By Andru McCracken

An excavator feeds a fire at the start of the West Canoe Forest Service Road. According to Ministry of Environment meteorologist Gail Roth, venting indexes in the area, including custom one, forbade burning. The new rules are even more strict in a tight zone surrounding Valemount and Tete Jaune’s airshed where smoke is sometimes trapped for days. /ANDRU MCCRACKEN

If you see a slash pile burning on the horizon and are wondering whether you’ll be breathing that smoke in the night time, it’s easy to check.

The province has an easy to use ventilation index map with simple colour coding that allows citizens and industry alike to determine whether or not smoke from smoldering slash piles will rise to the sky or haunt the valley like a wraith. Red means don’t burn.

On November 16 a resident brought the indexes and smoke from fires to our attention.

Similarly when you see a fire like the one at the intersection between East and West Canoe Forest Service Roads on November 16 (pictured here), you can easily check online whether or not the ventilation index allows it at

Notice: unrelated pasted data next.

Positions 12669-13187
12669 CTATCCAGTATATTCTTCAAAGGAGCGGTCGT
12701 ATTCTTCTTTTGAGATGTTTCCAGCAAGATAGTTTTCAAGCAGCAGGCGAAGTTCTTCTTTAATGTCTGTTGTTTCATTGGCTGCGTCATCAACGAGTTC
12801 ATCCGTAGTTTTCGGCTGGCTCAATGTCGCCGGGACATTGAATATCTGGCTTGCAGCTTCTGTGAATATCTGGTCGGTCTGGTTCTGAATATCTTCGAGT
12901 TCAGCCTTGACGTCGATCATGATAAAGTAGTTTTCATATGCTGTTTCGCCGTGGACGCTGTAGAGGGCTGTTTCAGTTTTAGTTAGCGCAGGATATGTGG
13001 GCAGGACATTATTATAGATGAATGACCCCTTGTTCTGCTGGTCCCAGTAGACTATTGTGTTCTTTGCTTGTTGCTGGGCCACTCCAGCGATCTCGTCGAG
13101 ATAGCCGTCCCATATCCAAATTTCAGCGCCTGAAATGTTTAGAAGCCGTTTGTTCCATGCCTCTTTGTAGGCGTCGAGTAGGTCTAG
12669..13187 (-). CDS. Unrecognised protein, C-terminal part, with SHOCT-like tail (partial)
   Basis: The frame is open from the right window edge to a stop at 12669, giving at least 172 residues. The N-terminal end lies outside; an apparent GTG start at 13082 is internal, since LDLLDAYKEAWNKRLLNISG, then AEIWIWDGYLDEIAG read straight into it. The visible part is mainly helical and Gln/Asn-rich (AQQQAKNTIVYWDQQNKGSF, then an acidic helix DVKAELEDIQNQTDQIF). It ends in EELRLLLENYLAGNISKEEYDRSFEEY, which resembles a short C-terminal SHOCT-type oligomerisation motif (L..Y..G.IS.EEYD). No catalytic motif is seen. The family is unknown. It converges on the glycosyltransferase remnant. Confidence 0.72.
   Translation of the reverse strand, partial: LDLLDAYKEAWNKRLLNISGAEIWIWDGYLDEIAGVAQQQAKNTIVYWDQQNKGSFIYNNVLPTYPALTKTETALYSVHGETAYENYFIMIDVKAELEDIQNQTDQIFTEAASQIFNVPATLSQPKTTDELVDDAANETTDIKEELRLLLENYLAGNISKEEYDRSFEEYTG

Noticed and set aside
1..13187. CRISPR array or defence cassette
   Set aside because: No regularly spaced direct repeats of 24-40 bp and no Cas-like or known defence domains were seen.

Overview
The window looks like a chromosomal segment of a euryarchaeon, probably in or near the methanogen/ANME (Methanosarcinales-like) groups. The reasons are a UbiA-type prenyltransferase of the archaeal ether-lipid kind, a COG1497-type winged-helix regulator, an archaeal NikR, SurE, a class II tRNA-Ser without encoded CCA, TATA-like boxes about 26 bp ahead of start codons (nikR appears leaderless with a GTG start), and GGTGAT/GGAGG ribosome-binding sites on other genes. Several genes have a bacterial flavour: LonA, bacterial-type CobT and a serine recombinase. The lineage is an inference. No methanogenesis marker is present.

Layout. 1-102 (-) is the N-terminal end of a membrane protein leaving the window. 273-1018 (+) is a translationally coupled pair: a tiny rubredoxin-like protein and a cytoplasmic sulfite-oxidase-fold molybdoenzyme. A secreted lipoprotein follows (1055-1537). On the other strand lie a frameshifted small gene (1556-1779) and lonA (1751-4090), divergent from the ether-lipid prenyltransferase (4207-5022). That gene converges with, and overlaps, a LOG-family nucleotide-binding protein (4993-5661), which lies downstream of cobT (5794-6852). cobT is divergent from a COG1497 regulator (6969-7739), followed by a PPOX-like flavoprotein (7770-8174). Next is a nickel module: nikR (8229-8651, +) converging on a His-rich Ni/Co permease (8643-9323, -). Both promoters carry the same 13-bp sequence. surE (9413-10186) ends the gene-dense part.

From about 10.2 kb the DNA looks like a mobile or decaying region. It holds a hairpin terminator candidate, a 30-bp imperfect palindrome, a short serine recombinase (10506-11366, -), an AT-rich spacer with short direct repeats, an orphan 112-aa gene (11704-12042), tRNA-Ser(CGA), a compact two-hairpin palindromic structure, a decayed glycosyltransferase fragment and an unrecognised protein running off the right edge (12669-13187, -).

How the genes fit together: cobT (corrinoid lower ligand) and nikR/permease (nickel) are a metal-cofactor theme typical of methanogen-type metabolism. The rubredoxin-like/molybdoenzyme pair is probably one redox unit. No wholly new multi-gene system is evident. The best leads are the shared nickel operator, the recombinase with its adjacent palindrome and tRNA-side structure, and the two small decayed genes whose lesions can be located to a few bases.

Provincial Meteorologist Gail Roth said that companies can also pay for a more accurate custom ventilation forecast for specific regions. The ventilation index provided by Environment Canada is often conservative and doesn’t take into consideration the varied terrain of BC.

But Roth said both the federal index and custom indexes for the area said November 16 was a ‘no burn’ day.

Valemount Community Forest manager Craig Pryor said they were burning near town (not at the fork in Canoe Forest Service Road in the accompanying photo) on the basis of a custom venting forecast and sent said forecast to the Goat office. The index showed poor venting in the morning and fair in the afternoon.

On the following morning November 17, Pryor showed a photo of the ridge line where the fires had been the night before, no smoke from the piles was apparent.

“We are close to finishing the burning season. All major areas are done,” said Pryor.

The Open Burning Smoke Control Regulation was introduced in September 2019 and sets out rules about when and where slash piles can be burnt and there are new stricter rules about burning close to communities.

Roth said if people are concerned about air quality because of open burning she encourages them to call the RAPP line (Report All Poachers and Polluters): 1-877-952-7277 (RAPP) or #7277 on the Telus Mobility network.

“That is exactly what the RAPP line is for because the officers can’t be everywhere all the time,” said Roth.